10 January 2016, Dar es Salaam – The construction of the $10 billion Bagamoyo port, which would be the largest port in East Africa, has been suspended.
Tanzania wants to focus, instead, on improving the capacity, performance and efficiency of the Dar es Salaam and Mtwara ports.
The Minister for Works, Transport and Communications, Prof Makame Mbarawa, said the government will upgrade berths 1 to 7 and construct two additional ones, 13 and 14, at the Dar port as well as develop the Mtwara one.
“I do not want to reveal too much details or plans by the government on the fate of this project [Bagamoyo]. What I can say is only that we are currently concentrating on the Dar es Salaam and Mtwara ports,” he told The Citizen.
However funding constraints for the two ports are standing in the way of the revamp efforts.
“We are looking for funds for the port of Dar es Salaam and then for the Mtwara Port,” he said.
The World Bank has agreed to fund the facelift of berths 1 to 7 and talks are ongoing to also finance the construction of berths 13 and 14, Prof Mbarawa said without revealing the cost of the projects.
The government hopes to start the refurbishment this year and complete by 2018.
“It all depends with the financial resources. If we get the funding soon the projects will run,” he said.
The initial works for the Bagamoyo port had already started after former President Jakaya Kikwete broke ground last October with some residents relocated to other areas to pave way for the construction.
Prof Mbarawa said the decision to suspend the building of the port was because the multibillion-shilling project was too big; it needed more attention, a lot of planning and a major source of funding.
Bagamoyo port was also put in the queue by the need to take advantage of huge inflows of foreign direct investments in the natural gas-rich regions of Lindi and Mtwara, the government said.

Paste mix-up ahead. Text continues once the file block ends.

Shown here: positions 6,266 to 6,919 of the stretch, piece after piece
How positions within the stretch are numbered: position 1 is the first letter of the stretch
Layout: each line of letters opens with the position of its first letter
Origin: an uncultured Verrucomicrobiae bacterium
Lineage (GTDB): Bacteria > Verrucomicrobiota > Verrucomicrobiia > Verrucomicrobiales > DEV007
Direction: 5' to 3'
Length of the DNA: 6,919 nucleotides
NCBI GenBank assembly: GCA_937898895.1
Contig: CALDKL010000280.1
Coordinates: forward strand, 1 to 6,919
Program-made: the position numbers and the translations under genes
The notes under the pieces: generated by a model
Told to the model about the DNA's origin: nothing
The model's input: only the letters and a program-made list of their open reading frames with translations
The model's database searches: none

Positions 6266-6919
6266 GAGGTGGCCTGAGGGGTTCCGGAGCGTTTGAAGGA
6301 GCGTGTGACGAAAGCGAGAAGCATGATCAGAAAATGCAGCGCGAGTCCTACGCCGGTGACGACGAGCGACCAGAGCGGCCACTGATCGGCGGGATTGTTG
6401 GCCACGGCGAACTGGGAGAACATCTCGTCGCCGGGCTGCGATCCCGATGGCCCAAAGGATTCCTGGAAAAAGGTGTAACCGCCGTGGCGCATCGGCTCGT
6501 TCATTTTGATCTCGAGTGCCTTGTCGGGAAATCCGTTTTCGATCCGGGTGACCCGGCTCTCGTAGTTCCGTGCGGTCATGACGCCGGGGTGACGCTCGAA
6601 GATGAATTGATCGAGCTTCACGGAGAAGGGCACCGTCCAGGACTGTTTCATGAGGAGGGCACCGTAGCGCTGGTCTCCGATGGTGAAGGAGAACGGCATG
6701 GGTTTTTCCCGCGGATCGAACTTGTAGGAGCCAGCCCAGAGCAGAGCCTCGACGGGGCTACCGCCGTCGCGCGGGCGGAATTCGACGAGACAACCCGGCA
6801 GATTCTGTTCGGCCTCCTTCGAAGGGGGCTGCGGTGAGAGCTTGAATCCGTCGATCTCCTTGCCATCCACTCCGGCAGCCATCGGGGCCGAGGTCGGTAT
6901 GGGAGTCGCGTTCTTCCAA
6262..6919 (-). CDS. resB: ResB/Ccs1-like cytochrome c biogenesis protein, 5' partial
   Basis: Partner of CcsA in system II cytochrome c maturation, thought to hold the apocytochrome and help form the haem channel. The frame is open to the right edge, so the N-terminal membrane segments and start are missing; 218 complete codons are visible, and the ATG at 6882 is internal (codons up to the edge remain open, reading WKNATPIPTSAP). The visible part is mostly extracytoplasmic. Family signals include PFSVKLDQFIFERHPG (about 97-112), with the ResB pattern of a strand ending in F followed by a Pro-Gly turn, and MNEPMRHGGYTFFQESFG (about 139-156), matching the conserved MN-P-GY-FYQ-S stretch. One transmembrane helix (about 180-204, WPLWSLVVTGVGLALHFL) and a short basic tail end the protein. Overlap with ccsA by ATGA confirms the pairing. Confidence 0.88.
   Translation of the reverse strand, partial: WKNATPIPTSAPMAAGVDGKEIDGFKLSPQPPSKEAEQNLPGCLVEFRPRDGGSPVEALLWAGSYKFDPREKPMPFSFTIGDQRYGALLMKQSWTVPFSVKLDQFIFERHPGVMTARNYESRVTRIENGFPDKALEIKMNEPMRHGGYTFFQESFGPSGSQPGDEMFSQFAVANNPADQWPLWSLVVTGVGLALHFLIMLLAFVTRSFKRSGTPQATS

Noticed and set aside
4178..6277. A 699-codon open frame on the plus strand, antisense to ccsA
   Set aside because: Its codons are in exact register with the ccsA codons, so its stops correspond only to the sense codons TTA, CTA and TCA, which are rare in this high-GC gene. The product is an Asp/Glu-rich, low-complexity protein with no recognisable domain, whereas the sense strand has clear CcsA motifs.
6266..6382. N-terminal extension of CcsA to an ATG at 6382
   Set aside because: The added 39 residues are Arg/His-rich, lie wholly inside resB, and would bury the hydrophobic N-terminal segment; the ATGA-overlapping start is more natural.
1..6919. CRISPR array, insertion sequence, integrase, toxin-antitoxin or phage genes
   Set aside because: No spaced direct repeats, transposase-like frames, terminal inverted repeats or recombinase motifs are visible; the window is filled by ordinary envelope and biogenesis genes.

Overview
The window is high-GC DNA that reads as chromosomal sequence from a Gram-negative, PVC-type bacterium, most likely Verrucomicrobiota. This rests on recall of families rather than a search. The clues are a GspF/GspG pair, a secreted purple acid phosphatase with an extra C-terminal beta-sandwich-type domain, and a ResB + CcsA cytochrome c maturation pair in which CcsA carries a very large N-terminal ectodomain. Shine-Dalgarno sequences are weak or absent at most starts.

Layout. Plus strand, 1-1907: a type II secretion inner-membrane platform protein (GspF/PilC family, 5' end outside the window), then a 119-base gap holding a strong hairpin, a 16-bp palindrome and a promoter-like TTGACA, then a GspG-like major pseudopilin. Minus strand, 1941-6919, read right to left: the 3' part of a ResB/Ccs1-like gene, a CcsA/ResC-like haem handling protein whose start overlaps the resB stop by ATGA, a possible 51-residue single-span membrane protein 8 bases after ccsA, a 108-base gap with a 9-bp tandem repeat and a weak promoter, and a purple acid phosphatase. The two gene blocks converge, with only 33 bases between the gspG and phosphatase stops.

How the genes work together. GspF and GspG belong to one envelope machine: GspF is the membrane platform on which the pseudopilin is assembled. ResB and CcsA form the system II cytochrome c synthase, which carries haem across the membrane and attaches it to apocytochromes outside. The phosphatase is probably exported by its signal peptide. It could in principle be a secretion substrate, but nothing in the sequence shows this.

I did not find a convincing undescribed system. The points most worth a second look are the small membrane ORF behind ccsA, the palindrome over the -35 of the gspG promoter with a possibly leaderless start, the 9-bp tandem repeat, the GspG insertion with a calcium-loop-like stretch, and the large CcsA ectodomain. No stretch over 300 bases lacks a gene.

The port has so far become a politically sensitive issue. Opposition politicians and the private sector have poured scorn on the project arguing it was a waste of resources and urged for improving the existing Tanga, Dar and Mtwara ports instead and the connecting infrastructure.
President John Magufuli was forced to defend the project during last year’s election campaigns against attacks from the opposition presidential candidate Edward Lowassa who had criticised it. Mr Lowassa while campaigning in Tanga had said if elected president he would shelve the project and put resources on improving the Tanga port.
“As far as I am aware, the Bagamoyo port would benefit all Tanzanians and not Bagamoyo residents alone. We should stop sowing the seeds of divisions for the sake of votes,” Dr Magufuli said at a campaign stop.
Opposition politicians have also been complaining that the construction of such a huge project was done without consulting Parliament.
The Bagamoyo project will occupy 800 hectares and another 1,700 hectares of Portside Industrial Zone, which will be developed under tripartite agreement of Government of Tanzania (GoT), China Merchants Holdings International (CMHI) from China and State Government Reserve Fund (SGRF) from Oman.
The new port will have the capacity to handle 20 million containers a year when completed, compared with Mombasa’s 600,000 and Dar es Salaam’s 500,000 containers.
The first phase was to be completed in 2017. The initial funding of the project was expected to come from China though negotiations for funding the entire project were said to be going on.
An agreement for the initial development of the Bagamoyo Port Project was signed in March 2013 during the visit of the Chinese President Xi Jinping as part of the Tsh1.28 trillion infrastructure package deals. The agreement specified that $500 million would be designated for port financing for the year of 2013 to allow the project to start.
*Rosemary Mirondo – The East African